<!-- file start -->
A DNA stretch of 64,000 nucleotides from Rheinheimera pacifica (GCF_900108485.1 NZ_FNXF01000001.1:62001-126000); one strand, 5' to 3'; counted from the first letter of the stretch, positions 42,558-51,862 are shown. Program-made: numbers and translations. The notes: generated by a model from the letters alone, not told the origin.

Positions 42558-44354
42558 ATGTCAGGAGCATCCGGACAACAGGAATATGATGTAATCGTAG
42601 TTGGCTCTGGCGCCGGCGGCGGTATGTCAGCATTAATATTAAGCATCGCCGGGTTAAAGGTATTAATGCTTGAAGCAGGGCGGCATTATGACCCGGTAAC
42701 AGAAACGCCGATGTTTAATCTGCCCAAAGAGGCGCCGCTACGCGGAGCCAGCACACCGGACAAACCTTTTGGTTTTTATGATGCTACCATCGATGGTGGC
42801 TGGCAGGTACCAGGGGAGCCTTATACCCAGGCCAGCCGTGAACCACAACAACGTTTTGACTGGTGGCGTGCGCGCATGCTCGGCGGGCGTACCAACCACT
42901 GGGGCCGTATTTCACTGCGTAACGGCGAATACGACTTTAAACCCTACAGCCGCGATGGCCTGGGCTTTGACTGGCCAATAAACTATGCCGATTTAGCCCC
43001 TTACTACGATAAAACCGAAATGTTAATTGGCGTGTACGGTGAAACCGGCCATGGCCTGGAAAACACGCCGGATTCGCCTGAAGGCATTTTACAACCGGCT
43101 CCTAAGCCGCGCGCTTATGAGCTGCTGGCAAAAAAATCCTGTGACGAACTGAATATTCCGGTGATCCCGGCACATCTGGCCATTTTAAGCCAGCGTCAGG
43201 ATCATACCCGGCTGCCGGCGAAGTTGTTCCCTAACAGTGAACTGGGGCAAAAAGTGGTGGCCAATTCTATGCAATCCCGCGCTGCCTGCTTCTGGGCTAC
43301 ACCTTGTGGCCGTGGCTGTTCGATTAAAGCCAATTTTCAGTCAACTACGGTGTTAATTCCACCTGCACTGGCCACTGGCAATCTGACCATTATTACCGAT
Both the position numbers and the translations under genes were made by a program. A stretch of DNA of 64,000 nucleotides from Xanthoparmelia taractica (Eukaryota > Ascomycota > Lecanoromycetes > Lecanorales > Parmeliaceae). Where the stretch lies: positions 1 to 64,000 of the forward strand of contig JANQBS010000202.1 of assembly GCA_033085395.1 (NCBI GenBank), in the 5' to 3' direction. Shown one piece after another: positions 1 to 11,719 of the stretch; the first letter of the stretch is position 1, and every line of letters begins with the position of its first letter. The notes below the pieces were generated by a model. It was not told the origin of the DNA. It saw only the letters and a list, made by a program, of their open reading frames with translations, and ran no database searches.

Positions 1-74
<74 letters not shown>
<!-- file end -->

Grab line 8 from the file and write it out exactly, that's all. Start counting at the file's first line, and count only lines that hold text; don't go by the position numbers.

43001 TTACTACGATAAAACCGAAATGTTAATTGGCGTGTACGGTGAAACCGGCCATGGCCTGGAAAACACGCCGGATTCGCCTGAAGGCATTTTACAACCGGCT